16 Black Women We Learned From In 2017

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2017, I will not miss you. I am so ready for the new year, but before the clock strikes midnight, it’s only right to give a shout out to the Black women who we learned from in 2017. It’s easy to dismiss 2017 as the worst year since... well, 2016, but 2017 has had a few silver linings, and it’s time to give credit where credit is due. Because chances are good that if you’ve learned something new this year, a Black woman had something to do with that newly acquired knowledge.

Let’s take a trip down memory lane, shall we? In 2017, an actual establishment served an alcoholic beverage called “Pill Cosby” and thought it was funny. Kendall Jenner and Pepsi thought a can of soda would solve long-standing racial tension. And in Alabama, Democrat Doug Jones beat Roy Moore, an accused sexual predator, by less than 2 percentage points — a victory that was rightfully credited to Black women showing up in the face of widespread voter suppression. It’s been a rough year, but with a few silver linings thrown in.

Despite all the obstacles 2017 has thrown our way, Black women have still managed to teach and inspire millions. Whether it was in entertainment, journalism, sports, health, beauty, or politics, Black women were leading the conversation and making people pay attention. Ahead, find a small sampling of the Black women who dropped the knowledge we needed this year.

Cardi B

Cardi taught us that dreams really can come true with hard work and perseverance. The stripper turned reality television star turned rapper has had an incredible year professionally and personally and she doesn't show any signs of slowing down.

Maxine Waters

Auntie Maxine taught us a little known Congressional rule when she stated that "When you're on my time, I can reclaim it," but more importantly she gave us a mantra to carry into 2018 and beyond.

Tarana Burke

Tarana Burke's vision literally changed the course of 2017 for the better. Her #MeToo Movement empowered many survivors of sexual assault to speak out and even inspired TIME's 2017 Person of the Year.

Nikole Hannah-Jones
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Nikole Hannah-Jones, a MacArthur Foundation "Genius Award" recipient, staff writer at the New York Times, and “The Beyoncé of Journalism,” taught us about racial segregation, desegregation, and resegregation in American schools through her moving investigative longform pieces.

Issa Rae

Issa Rae proved that accurately representing Black people in media is possible with her HBO show Insecure gaining a larger following in its third season. She always showed the world that there are many ways to be beautiful as a spokesperson for Covergirl.

Yara Shahidi

Yara Shahidi is proof that actresses can be socially aware and critique the systems that they benefit from. The young starlet called out colorism in Hollywood in addition to speaking on issues of racism and exclusion.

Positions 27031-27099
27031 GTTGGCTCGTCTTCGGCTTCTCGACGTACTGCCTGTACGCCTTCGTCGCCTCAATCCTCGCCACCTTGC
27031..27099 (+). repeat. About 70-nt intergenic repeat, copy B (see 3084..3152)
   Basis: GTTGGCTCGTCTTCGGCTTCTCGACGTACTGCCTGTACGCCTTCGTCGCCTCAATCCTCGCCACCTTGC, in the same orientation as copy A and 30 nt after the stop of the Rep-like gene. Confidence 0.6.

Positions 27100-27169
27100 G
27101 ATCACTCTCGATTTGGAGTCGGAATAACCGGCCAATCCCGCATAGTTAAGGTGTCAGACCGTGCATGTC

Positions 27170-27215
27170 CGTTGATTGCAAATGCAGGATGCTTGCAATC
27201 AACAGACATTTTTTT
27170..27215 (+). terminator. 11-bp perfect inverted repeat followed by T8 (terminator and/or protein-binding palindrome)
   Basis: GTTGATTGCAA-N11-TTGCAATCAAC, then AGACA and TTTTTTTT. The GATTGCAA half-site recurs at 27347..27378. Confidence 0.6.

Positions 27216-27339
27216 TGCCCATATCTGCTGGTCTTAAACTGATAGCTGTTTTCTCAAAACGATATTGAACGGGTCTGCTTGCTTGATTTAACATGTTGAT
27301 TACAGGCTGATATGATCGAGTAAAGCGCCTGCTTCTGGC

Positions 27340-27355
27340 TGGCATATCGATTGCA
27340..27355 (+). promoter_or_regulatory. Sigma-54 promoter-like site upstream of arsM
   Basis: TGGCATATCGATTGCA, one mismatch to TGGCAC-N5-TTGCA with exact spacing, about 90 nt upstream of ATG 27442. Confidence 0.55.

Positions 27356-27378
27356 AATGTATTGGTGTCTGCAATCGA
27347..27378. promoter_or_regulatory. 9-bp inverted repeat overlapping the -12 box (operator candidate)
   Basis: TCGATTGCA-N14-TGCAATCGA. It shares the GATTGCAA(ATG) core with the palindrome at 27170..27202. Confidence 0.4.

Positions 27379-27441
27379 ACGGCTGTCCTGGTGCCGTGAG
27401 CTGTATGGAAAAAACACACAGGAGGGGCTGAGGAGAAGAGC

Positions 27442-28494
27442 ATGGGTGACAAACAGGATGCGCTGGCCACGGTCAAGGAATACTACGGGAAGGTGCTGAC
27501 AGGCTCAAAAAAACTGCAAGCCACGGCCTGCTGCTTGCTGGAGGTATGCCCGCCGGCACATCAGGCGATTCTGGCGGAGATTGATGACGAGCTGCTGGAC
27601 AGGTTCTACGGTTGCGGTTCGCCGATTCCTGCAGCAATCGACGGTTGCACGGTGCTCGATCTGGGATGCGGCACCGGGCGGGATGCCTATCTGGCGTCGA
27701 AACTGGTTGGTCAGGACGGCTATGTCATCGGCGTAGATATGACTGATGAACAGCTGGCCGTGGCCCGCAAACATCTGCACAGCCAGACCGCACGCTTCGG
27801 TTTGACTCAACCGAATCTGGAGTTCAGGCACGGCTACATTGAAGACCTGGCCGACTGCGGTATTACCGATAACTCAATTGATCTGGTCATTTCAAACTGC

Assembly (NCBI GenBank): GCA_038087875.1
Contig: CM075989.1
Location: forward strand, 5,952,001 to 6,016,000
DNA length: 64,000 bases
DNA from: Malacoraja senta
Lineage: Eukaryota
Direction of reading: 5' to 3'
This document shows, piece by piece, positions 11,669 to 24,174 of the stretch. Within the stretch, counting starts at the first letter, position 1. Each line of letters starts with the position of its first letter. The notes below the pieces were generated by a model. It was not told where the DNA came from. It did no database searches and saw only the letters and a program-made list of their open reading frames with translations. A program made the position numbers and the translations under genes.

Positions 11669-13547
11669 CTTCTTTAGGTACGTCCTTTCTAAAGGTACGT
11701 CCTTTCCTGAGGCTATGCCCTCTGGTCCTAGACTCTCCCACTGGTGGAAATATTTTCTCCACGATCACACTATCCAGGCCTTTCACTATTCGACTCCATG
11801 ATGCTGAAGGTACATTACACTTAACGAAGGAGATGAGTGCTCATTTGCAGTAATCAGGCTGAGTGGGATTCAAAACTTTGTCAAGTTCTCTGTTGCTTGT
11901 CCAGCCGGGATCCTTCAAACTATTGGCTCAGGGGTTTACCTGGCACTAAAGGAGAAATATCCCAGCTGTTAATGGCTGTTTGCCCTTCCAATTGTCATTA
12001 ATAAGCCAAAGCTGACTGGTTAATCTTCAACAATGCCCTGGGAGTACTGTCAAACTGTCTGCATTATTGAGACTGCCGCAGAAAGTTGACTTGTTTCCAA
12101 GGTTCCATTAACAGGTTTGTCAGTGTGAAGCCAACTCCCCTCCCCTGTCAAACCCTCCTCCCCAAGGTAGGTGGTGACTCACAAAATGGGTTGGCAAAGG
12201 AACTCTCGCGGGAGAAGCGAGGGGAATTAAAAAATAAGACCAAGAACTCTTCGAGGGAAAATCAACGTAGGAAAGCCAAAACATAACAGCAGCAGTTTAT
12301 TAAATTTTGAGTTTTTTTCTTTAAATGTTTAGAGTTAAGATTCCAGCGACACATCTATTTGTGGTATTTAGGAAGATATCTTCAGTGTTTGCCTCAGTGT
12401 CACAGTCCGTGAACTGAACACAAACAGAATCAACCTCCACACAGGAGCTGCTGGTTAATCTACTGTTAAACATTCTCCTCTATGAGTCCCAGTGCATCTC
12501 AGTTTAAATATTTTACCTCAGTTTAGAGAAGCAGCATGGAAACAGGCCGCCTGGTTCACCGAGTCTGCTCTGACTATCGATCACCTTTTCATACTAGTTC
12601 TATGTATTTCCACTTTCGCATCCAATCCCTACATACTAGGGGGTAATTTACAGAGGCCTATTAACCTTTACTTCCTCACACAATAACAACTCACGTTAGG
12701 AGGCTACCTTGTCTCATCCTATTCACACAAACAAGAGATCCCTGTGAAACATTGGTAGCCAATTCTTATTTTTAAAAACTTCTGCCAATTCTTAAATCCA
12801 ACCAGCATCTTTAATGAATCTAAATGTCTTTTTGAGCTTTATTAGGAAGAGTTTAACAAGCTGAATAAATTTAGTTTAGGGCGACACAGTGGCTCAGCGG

& 8. Tracy Clayton and Heben Nigatu

Tracy Clayton and Heben Nigatu taught Another Round listeners so much in 2017. From professional development to mental health management techniques, Clayton and Nigatu have given their fans the space to listen to, learn from, and dialogue with like-minded folks.

April Reign
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If anyone tells you "it's just Twitter," kindly point them in the direction of April Reign, the co-creator of #NoConfederate, a hashtag that helped stop the creation of a show that imagined if the South would've won the Civil War. She also helps folks (including herself) get jobs with the #ReignyDayJobs hashtag.


Rihanna taught the beauty industry a thing or two when she launched Fenty Beauty, a makeup line that caters to women of all shades. Some of her competitors scrambled to include foundations of darker shades, with the lesson being that inclusivity sells.

Dr. Joy Harden Bradford

Dr. Joy saw a need for therapists among Black women and created a therapist directory, blog, and podcast to help folks in their mental health journeys. "Therapy for Black Girls" is a needed resource that drops knowledge consistently.

Eve Ewing

You'll probably learn more about race and education from following Eve Ewing on Twitter than you ever learned in any classroom.

Lena Waithe

Lena Waithe speaks about forcing people to pay attention to her talent, and it paid off because she won an Emmy for her contributions to Master of None. Now, she's creating her own show. Whether you're in the entertainment industry or not, you can learn from Waithe's assertiveness.

Paulah Wheeler

Paulah Wheeler is a co-founder of BLKHLTH, an organization that educates, engages, and empowers the Black community regarding health and wellness. Wheeler co-facilitates community events and proudly proclaims "Black Health Matters."

Munroe Bergdorf

Munroe Bergdorf was fired by L’Oréal after speaking out about white privilege, but Bergdorf got the last laugh. Twitter collectively had her back, and she landed new gigs while staying true to herself and her beliefs.

Raianna Brown

Raianna Brown took a stand by taking a knee and showed solidarity with Colin Kaepernick and other athletes who were protesting police brutality and other racial injustices. Brown proved that literally everyone can use their voice.

As the year comes to a close, thank the Black women in your life that you've learned from, and if you're not familiar with any of the women on this list, read up on them and learn a thing or three. Then, be sure to thank them for dropping the knowledge we needed during this trash year. Hopefully, the lessons we learned from them will make it easy to reclaim our time in 2018.